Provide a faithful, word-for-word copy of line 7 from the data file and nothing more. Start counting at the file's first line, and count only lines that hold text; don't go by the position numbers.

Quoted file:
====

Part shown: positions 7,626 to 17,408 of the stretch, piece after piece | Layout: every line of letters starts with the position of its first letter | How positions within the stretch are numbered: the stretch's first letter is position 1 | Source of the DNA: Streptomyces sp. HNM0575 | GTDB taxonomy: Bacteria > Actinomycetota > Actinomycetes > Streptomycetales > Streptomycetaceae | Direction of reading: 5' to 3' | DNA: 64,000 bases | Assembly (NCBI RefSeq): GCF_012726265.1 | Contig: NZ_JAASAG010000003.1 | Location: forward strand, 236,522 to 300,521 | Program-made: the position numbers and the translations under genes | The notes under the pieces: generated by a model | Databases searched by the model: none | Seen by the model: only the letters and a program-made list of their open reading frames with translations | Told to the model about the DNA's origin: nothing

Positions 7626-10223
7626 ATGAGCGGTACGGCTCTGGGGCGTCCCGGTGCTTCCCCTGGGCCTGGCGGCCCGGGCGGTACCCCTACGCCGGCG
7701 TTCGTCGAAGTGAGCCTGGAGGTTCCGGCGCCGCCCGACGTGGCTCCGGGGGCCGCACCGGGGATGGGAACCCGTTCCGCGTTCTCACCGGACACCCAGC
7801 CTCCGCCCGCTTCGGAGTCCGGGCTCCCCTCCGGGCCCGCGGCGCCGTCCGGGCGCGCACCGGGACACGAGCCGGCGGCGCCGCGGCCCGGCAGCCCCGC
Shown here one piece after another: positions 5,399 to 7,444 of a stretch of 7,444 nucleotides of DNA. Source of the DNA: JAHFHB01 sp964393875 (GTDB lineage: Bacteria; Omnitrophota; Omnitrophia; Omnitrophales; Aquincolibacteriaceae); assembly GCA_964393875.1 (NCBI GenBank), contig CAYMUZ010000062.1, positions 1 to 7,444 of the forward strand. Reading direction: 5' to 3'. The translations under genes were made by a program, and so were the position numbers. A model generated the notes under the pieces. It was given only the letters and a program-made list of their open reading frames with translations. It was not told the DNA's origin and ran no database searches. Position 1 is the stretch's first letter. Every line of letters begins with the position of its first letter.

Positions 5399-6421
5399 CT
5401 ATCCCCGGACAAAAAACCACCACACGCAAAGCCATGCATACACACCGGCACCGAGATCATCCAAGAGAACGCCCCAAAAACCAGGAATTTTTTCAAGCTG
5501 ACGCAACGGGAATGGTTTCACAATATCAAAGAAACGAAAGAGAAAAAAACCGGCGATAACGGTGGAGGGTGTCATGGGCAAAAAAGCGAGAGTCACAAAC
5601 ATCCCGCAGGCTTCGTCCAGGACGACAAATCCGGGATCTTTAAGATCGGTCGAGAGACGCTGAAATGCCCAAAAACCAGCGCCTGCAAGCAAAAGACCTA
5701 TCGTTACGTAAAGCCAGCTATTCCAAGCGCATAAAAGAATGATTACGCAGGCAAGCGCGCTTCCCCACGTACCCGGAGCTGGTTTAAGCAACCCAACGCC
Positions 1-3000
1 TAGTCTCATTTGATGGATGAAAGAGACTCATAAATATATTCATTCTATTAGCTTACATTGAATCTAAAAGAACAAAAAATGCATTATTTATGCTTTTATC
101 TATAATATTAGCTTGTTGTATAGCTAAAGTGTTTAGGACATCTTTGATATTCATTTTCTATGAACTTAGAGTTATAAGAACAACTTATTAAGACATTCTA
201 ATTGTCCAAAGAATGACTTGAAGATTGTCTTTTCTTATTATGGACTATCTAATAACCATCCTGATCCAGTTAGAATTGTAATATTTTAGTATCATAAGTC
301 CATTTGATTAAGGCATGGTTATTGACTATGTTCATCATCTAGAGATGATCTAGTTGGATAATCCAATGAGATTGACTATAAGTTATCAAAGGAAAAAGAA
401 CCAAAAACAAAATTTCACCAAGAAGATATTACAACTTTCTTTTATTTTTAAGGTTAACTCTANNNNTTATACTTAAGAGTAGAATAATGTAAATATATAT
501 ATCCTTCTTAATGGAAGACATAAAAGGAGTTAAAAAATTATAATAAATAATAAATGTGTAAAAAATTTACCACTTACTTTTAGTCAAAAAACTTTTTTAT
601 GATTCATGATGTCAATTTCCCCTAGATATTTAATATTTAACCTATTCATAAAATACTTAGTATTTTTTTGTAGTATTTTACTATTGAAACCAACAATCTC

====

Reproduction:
Positions 5399-6421